A few months ago we were delighted to receive a Tell Your Story entry from New York-based poet William Leo Coakley. Poignant and dishy, in the vein of Edmund White’s memoir City Boy, the five paragraphs Coakley sent us whetted our appetite for a larger untold tale of gay life amongst the avant-garde artists of the 1950′s and 1960′s. We asked Coakley if he would be up to the task of expanding his story and only last week we received a sprawling and wonderful memoir which we will publish in a three-part series over the next two weeks. Apart from the details about the lives of the artists Coakley knew, the most poignant story told is that of the author’s relationship with his partner Robin Prising.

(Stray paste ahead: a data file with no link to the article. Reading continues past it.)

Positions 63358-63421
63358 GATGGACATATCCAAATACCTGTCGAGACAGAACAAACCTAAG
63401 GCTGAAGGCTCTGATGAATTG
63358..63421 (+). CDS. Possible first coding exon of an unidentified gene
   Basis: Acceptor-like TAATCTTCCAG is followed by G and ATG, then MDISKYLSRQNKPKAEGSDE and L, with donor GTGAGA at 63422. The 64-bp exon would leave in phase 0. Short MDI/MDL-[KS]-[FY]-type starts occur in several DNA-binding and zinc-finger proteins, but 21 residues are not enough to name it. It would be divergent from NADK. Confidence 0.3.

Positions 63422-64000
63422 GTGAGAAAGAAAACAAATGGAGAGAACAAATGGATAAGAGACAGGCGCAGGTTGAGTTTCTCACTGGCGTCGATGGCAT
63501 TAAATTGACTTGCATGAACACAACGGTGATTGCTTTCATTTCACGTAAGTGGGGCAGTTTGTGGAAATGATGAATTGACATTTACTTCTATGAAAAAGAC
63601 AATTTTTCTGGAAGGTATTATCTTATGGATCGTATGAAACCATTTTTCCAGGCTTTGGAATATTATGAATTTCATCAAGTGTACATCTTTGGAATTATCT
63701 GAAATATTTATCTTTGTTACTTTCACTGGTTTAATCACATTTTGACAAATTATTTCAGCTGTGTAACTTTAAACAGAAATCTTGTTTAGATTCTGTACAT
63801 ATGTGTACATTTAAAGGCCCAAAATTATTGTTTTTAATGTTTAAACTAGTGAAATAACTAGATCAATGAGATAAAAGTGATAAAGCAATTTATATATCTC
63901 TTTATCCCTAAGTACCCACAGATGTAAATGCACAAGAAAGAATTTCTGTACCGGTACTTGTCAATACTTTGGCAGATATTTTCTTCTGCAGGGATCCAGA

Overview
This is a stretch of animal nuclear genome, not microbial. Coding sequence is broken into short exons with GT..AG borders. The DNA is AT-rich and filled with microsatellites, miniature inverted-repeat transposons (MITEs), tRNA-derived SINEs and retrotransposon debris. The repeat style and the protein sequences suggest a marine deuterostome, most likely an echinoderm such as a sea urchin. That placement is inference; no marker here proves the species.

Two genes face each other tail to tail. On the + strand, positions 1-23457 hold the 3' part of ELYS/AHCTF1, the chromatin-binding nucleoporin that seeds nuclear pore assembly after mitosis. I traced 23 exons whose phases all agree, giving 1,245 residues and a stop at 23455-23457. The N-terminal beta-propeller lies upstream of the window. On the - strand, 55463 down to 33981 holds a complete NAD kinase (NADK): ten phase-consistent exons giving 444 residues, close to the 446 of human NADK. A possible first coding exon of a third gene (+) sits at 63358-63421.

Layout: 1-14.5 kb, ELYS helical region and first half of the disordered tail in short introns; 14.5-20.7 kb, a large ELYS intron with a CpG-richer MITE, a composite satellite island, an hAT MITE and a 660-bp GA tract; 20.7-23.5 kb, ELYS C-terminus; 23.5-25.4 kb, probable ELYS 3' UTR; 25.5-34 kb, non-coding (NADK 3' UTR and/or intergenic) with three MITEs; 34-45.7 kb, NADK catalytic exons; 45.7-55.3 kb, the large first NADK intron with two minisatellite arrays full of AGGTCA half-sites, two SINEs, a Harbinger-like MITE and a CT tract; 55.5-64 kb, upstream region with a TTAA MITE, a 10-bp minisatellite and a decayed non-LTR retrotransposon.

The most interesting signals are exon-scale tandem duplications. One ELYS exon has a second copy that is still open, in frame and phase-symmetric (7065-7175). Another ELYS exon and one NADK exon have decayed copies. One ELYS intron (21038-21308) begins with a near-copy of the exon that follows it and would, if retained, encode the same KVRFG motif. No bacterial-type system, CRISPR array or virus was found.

James Merrill, the richest American writer (thanks to his father’s Merrill Lynch millions) had a personal foundation during his lifetime that helped his fellow poets. One of them was my friend Helen Adam, the traditional Scots balladeer who somehow was taken up in San Francisco by the Beats and other poets there like Robert Duncan. The grant helped her take her popular ballad-opera San Francisco’s Burning to New York where it had a beautiful performance at the Judson Church Theatre in Washington Square with a new score by its gay minister-composer Al Carmines and Helen’s reprising her bewitching role as the Worm Queen. But a bitchy ex-lover of Carmine’s, then the reviewer for the Village Voice, published his nasty review that killed the opera’s chances.